- Views & Opinions
A federal judge on Nov. 12 struck down South Carolina’s same-sex marriage ban as unconstitutional, opening the door to such marriages but also giving the state a week to appeal. The attorney general said he would do so immediately.
U.S. District Judge Richard Gergel, ruling in the case of a same-sex couple from Charleston who sued to be married, found South Carolina’s state constitutional ban “invalid as a matter of law.”
He also blocked any state official from interfering with the plaintiffs’ rights to be married. But Gergel wrote that order would not take effect until noon Nov. 20, allowing Attorney General Alan Wilson a chance to appeal to the 4th U.S. Circuit Court of Appeals in Richmond, Virginia.
“Today’s ruling comes as no surprise and does not change the constitutional obligation of this office to defend South Carolina law, including, but not necessarily limited to, appeal to the 4th Circuit,” Wilson said in a statement.
He noted the 6th Circuit Court of Appeals in Cincinnati recently upheld gay marriage bans in four other states, and the issue could end up before the U.S. Supreme Court.
But the Fourth Circuit already has struck down Virginia’s gay marriage ban, a ruling that applied to other states in the circuit. The U.S. Supreme Court refused to hear an appeal of that case last month and South Carolina is the only state in the circuit that has refused to allow such marriages.
Gergel wrote that the 4th Circuit decision is precedent in South Carolina and the court has “recognized a fundamental right of same-sex couples to marry and power of the federal courts to address and vindicate that right.”
Derek Black, who teaches constitutional law at the University of South Carolina School of Law, said “the prospects are zero” that Wilson will be able to get a stay of Gergel’s ruling at the Fourth Circuit.
“If you thought of the attorney general here and the attorney generals in the 6th Circuit as football teams, they are down about 10 touchdowns with 10 seconds left,” Black said. “You can’t score 10 touchdowns in 10 seconds.”
The South Carolina case was brought by Colleen Condon and Nichols Bleckley, who applied for a same-sex marriage license in Charleston County last month.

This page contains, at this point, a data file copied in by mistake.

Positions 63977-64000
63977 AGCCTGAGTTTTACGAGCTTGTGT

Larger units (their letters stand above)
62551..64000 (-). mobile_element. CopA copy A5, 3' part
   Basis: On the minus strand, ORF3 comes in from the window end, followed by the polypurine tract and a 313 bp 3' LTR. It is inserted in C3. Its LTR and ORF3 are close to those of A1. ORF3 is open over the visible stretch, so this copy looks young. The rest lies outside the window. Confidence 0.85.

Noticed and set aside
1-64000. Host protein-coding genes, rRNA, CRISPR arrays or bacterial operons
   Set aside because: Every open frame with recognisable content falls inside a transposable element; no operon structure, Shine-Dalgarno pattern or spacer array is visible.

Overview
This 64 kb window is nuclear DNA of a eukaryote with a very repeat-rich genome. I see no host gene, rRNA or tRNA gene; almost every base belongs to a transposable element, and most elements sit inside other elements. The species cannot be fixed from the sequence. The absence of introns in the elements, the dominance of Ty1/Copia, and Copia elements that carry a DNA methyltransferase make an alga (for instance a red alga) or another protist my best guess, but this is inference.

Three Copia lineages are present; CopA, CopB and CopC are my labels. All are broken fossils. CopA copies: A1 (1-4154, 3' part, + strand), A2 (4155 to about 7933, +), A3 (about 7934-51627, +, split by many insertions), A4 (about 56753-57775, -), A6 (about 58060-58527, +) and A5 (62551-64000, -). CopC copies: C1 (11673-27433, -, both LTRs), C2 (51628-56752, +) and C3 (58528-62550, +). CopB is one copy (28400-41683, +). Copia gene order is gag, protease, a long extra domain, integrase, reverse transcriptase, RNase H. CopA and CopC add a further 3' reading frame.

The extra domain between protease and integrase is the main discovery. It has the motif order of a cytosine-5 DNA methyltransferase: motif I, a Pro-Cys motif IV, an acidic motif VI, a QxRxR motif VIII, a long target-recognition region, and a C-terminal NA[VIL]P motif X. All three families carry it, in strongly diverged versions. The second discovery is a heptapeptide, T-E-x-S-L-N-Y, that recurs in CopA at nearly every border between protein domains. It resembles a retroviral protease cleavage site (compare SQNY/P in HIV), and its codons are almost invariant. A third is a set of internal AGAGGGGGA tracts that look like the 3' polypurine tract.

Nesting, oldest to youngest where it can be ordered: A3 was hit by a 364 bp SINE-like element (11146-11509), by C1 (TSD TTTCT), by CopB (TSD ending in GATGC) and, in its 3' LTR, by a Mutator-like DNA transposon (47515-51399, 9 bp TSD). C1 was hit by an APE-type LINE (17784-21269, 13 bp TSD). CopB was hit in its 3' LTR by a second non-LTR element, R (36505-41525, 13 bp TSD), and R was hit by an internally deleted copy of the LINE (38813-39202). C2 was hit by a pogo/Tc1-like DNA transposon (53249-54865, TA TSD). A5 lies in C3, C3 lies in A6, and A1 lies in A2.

But before it could be issued, the state Supreme Court blocked issuing licenses until a federal court in Columbia ruled in another gay marriage challenge. In that case, a couple wants the state to recognize their same-sex marriage performed in Washington, D.C.
Condon and Bleckley sued in federal court on Oct. 15 after the state Supreme Court action.
“We’re excited and relieved and pleased that the federal court issued its ruling striking down this discriminatory law,” said Beth Littrell, an attorney for Lamda Legal, a national civil rights law firm that assisted Condon and Bleckley in their lawsuit.
“It would have been nice if it had come earlier, but in the scheme of the amount of time most federal lawsuits take this is a very quick decision and so we are happy,” she added.
Meanwhile, the nation’s highest court was considering whether to block Kansas from enforcing is ban on gay marriage while federal courts review a legal challenge.
The American Civil Liberties Union filed a lawsuit last month on behalf of two lesbian couples denied marriage licenses. A federal judge ordered the state to stop enforcing its ban as of 5 p.m. Tuesday – when county courthouses were closed for Veterans Day.
Kansas Attorney General Derek Schmidt appealed to U.S. Supreme Court Justice Sonia Sotomayor. She put the federal judge’s order on hold and gave the ACLU a chance to respond to the state’s request to maintain the ban for now.